By Gábor Almási, Lav Šubaric
Latin on the Crossroads of id is an research as a lot of the premodern services of the Latin language as of the methods ethno-linguistic nationwide identities have been being developed during the language debates of past due eighteenth-, early nineteenth-century nation of Hungary.
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Additional resources for Latin at the Crossroads of Identity: The Evolution of Linguistic Nationalism in the Kingdom of Hungary
21 The new overriding opinion on language and culture was the total opposite of the archaic concept of those universal compendia. The Hungarian language was considered the only key to Hungarian culture and any piece of work that was not written in Hungarian had to be strictly ruled out as alien. Young authors of the 1820s even criticised Ferenc Kazinczy who dared to translate a German-language poetic work originally written by a Hungarian bishop. 22 The discussion and debates over culture and language of the time bore a strong political meaning.
This nationalism, for which Latin provided an important medium, was not based on any political particularism, but on cultural pan-Slavism. In his chapter, Alexander Maxwell explores Slovak ideas of ‘the Slavic language,’ illustrating with three Latin texts from 1787, 1826 and 1847 the Slovak assumption that all Slavic vernaculars represent facets of one single language. In the eighteenth and nineteenth century, Latin was also used by those communities that had no distinct Latin cultural tradition of their own.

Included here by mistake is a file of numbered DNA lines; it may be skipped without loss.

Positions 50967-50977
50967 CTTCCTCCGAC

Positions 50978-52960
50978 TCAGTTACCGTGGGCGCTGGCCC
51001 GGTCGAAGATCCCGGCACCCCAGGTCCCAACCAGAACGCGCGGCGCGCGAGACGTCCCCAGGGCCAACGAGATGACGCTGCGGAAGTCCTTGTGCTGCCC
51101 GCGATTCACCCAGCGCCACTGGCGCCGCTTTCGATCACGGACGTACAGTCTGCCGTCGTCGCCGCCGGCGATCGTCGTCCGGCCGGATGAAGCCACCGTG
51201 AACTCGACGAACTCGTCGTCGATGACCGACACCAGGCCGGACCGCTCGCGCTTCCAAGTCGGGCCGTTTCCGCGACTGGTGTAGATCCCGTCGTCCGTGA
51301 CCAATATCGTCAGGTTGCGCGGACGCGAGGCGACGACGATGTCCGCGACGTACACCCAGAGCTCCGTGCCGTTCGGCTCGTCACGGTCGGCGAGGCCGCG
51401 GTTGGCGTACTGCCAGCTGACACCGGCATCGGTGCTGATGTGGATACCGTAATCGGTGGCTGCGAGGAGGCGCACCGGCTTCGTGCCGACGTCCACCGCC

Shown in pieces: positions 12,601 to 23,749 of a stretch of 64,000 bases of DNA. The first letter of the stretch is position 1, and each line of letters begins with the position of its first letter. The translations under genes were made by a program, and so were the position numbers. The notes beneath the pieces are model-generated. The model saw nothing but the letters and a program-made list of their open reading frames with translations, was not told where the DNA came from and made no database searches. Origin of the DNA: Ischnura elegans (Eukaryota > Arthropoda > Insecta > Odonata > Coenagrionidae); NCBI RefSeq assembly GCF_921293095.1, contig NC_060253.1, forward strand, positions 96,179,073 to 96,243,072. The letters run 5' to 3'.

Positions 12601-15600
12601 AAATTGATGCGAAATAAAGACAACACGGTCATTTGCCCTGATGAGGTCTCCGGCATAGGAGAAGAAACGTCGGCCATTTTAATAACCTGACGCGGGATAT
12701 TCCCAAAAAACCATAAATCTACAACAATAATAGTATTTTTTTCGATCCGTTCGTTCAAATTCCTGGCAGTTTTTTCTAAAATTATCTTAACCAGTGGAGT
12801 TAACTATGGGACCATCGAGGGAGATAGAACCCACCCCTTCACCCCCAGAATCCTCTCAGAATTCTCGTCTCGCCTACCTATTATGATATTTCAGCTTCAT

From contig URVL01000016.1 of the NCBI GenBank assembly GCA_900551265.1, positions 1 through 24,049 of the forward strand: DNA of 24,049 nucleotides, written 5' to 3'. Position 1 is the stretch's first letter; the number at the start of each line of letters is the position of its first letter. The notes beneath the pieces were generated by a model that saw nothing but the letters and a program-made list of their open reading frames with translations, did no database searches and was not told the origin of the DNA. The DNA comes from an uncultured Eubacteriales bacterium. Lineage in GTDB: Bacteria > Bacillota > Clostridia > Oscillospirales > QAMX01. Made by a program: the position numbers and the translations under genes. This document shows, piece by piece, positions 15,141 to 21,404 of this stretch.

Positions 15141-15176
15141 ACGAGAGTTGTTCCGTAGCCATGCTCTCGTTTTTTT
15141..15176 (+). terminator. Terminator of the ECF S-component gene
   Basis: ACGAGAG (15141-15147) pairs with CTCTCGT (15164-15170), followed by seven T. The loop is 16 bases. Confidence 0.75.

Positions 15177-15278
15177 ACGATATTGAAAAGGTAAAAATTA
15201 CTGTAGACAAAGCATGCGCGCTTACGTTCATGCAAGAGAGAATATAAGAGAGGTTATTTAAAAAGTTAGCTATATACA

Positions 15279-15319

1 (Vienna 1777). 4 See for example I. , Oryctologicon complexum Historiam Naturalem mineralium (Buda 1780); G. A. (Vienna 1787). g. L. ([Tyrnaviae] 1731); P. Schetz, Metamorphosis Hungariae. Seu fabulosa regionis, praesidiorum, aliarumque rerum quarundam memorabilium origo ([Tyrnaviae] 1716); and A. Adanyi, Fastorum Hungariae Pars I et II ([Cassoviae] 1742). In the subsequent century this was to become the predominant topic of the Hungarian historical literature. 6 G. A. ] 7 G. Trautwein, Telemachus gallice conscriptus, ob amoenissimam tum tradendae, tum addiscendae christianae politices methodum in omnes fere Europae linguas transfusus, nunc nitidiore Latinitate donatus ([Cassoviae] 1750)—the Hungarian translations (from Latin) came out in 1755, 1783, etc.